Just inside, patients are being treated in the nearly full ICU, which has been expanded into under-used parts of the building. Many can’t read the signs as they lay face down to improve airflow to their lungs.
Though Allen’s primary specialty is obstetrical anesthesia, he has gotten more frequent calls for assistance with especially difficult intubations, such as for patients who have co-morbidities or are morbidly obese. Just a few days ago, he was called in at 2 a.m.
“I’m hopeful that the vaccine is going to help out,” said Allen, who is immunocompromised himself and got the vaccine on Monday.
In neighboring California, the virus has exploded with renewed fury. Cases, hospitalizations and deaths all smashed records last week.
Governor Gavin Newsom said Monday the state could see more than 90,000 people hospitalized with COVID-19 by mid-January, if the current surge doesn’t slow down. California reported a record 18,359 COVID patients in its hospitals Monday, a 67% increase in two weeks. ICUs in Southern California and the San Joaquin Valley are effectively full, and just 2.5% of the entire state’s ICU capacity remains open. The state has lost 2,741 people to the coronavirus in the last two weeks alone.
“Some counties or some regions may begin to exceed their existing, stated hospital capacity—not just ICU capacity—by the end of the month and in early January,” Mark Ghaly, secretary of California’s Health and Human Services agency, said during a news conference Monday. “We don’t see that across the entire state at that time, but we’re watching it very closely.”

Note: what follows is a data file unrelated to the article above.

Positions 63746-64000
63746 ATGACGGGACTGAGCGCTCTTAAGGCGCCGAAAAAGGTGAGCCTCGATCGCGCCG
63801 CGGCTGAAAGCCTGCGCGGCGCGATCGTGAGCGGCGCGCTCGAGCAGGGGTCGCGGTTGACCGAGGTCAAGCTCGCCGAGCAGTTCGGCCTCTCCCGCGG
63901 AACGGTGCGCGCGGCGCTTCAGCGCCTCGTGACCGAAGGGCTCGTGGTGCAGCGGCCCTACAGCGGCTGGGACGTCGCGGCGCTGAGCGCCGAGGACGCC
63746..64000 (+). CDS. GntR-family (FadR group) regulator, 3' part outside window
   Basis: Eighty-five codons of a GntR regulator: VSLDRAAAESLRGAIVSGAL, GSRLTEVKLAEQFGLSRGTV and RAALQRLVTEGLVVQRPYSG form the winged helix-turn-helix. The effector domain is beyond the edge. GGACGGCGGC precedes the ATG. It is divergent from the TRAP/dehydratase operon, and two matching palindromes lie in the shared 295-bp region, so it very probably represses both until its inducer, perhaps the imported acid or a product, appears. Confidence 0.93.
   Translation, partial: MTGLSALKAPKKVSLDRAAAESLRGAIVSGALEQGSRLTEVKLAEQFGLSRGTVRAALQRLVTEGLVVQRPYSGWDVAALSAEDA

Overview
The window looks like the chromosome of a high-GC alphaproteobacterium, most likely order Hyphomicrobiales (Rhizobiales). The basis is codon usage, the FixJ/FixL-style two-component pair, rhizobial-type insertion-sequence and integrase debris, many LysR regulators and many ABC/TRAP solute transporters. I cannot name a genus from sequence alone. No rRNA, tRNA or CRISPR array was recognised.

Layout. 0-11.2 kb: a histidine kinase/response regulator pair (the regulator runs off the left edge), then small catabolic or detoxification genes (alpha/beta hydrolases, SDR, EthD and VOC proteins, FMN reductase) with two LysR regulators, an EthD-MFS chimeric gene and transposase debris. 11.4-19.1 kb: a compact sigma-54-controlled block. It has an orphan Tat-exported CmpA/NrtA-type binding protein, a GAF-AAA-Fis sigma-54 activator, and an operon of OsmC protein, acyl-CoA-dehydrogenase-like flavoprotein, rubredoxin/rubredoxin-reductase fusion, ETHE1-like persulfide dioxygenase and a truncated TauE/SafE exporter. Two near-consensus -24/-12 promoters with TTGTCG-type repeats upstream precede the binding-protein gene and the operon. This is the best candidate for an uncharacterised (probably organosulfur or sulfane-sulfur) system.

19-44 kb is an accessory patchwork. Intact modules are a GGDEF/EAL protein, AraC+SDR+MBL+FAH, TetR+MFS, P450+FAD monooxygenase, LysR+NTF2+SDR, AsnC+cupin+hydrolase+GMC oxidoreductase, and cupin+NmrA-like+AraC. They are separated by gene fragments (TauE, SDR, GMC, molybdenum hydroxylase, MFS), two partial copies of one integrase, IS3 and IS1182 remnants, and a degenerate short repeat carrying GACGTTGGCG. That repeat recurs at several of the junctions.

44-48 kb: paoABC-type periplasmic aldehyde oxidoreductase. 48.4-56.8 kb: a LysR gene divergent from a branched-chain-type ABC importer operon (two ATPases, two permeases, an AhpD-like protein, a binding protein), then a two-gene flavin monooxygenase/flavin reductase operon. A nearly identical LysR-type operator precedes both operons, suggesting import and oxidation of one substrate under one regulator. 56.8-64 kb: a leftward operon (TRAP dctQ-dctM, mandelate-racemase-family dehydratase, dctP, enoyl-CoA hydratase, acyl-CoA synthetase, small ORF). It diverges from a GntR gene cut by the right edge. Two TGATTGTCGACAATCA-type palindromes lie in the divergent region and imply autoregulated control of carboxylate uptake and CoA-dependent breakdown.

California opened four temporary care facilities and has another seven ready if needed. Ghaly said hospitals have been making contingency plans to activate “crisis care teams,” which would make the difficult decisions of prioritizing care among sick patients should facilities become overwhelmed.
The state so far has been able to transfer patients from overloaded hospitals to those with more capacity, but that is becoming more difficult as the outbreak grows, he said.
Even though bed availability is tight in certain parts of the country, bottlenecks often stem more from staffing constraints. Those with coronavirus are more time consuming, costly and labor-intensive than typical patients.